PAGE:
After a boat yard we take a small path that fringes quite close to the backyards of several residencies who happen to be living across from what was once, one of the first farms of the European settlement dating back to 1839.  We cycle behind  Peninsula Tea Gardens, offering an alfresco cafe setting that takes full advantage of the elevated views of the Swan River.  At the moment High Tea partakers can bring along their own champagne with complimentary corkage, again, we pass today but a great idea for next time.

A note worthy old character charm exists along the foreshore in Maylands, even down to wood fences and some very old trees. It’s a really pleasant setting to be cycling through.

The path joins Swan View Terrace before it reappears again between houses, only to grandly descend into Baigup wetlands, a small reserve where a swamp paperbark woodland shelters native wildlife which we appreciate and observe on a path that cuts straight through.

More information about the wetlands can be found on the Urban Bushland Council website  and Bird Life Australia run the occasional bird watch excursion to the area.

We cycle under Garratt Road bridge and leaving the Swan River once more, we make a left up a small hill hooking it left again onto a path that allows us to safely ride the bridge without having to use the road. We pass alongside Ascot Race Course and at the roundabout we cross Grandstand Road into the suburb of Ascot Waters. Here we see a bike friendly marker on the footpath. We cut through the suburb of Ascot which is a small neighbourhood of 3.7m2 including the racecourse and a marina that appears to be mostly utilised by the locals living nearby.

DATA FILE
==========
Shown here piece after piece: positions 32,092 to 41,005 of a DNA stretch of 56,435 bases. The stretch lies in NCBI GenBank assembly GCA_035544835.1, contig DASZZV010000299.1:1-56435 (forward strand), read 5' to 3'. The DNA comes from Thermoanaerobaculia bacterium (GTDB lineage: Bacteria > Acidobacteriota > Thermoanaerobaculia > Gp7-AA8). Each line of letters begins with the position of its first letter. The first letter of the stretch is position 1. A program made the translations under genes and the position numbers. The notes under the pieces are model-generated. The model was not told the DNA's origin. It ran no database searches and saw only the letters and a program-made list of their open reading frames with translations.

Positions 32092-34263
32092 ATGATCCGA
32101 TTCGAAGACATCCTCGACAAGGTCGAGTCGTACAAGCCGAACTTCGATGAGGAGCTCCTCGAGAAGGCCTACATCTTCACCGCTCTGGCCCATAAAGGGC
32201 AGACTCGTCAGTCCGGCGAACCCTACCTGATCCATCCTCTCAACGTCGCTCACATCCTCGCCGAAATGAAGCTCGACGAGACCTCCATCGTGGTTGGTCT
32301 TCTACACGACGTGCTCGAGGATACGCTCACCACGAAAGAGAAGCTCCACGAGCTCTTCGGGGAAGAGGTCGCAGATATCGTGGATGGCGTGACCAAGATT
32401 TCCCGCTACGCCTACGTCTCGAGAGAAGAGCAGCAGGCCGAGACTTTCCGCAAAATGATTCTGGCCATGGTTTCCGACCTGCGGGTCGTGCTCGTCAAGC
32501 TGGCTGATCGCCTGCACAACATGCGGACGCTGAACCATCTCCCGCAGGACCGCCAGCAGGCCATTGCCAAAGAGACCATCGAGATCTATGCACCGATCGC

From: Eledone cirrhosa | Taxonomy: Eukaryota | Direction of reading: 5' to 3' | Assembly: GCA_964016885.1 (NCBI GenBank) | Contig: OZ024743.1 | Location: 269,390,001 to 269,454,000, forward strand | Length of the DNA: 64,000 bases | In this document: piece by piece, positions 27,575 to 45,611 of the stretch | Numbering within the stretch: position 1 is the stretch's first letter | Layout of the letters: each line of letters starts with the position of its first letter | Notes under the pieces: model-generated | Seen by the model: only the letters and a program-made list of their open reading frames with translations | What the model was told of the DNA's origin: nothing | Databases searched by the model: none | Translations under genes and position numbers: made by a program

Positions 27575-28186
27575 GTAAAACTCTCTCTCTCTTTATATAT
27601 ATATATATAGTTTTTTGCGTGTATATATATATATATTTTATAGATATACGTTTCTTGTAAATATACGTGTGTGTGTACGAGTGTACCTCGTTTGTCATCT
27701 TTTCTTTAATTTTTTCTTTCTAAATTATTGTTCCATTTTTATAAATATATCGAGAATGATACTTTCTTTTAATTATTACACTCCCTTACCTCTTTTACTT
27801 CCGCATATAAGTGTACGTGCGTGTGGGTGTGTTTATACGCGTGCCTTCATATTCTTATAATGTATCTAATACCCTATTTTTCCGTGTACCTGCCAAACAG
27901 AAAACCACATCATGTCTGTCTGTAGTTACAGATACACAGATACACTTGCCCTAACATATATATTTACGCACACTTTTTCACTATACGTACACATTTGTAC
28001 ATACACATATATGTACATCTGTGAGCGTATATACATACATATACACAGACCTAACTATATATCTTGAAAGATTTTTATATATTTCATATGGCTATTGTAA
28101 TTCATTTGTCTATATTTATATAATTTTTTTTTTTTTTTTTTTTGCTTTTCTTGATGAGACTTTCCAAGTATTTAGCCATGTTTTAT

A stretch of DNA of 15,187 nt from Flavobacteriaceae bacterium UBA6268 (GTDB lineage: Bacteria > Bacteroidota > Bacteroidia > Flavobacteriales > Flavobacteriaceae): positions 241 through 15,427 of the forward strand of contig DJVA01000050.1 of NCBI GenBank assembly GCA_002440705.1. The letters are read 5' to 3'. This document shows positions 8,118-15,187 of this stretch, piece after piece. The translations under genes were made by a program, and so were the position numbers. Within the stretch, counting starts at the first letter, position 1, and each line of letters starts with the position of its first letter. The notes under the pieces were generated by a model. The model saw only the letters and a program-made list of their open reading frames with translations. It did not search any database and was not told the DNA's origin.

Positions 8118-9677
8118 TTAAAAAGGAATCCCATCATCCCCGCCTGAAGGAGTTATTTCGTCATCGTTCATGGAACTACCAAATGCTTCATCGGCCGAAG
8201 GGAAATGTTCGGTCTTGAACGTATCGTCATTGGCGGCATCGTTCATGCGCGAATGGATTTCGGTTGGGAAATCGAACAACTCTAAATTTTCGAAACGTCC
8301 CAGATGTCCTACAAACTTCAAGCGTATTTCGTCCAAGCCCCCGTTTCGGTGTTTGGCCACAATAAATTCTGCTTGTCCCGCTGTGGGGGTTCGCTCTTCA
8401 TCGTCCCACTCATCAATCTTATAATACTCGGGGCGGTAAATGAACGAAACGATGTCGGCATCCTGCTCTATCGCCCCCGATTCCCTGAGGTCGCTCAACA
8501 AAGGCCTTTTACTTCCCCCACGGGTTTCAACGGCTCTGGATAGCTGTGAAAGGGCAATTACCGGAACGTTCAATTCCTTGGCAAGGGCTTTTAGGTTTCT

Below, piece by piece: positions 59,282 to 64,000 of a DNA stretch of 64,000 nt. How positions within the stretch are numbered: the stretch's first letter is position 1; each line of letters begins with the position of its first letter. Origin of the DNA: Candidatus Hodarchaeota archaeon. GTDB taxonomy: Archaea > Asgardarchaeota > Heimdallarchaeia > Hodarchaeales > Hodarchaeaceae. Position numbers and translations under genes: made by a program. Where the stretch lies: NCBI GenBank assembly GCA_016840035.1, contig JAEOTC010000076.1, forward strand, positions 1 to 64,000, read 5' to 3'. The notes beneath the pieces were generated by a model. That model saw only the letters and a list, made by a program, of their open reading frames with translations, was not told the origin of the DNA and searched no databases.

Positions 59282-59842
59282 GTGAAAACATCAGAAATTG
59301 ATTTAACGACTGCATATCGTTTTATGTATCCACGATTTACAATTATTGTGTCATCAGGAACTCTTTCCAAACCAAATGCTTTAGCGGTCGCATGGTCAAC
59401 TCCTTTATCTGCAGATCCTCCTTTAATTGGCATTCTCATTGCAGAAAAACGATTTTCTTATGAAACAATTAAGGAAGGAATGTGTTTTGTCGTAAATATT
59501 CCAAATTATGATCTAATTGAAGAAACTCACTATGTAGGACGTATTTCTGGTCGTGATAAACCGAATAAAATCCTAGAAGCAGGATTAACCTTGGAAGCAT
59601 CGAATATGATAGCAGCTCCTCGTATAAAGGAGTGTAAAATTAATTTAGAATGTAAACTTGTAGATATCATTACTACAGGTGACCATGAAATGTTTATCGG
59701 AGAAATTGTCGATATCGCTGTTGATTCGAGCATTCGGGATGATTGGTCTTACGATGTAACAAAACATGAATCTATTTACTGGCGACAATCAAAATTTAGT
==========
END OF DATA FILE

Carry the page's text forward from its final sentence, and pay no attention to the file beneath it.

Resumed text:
On previous bike rides we have explored the parkland in Ascot Waters including Kuljak Island and the heritage listed kiln site.

We lose the footpath marker but a quick consult of google maps and we meander through several neighbourhood streets to the Board Walk where we are now officially on the other side of the river.

Great Eastern Highway is a short distance away and yet all the same you would never know! One of the biggest surprises was discovering the existence of a path in this area, it’s a little bumpy and narrow but great fun. The only real hill stands at only 93 metres, it’s roughly a gradual 16 metre climb to a lookout of Perth’s skyscrapers in the background.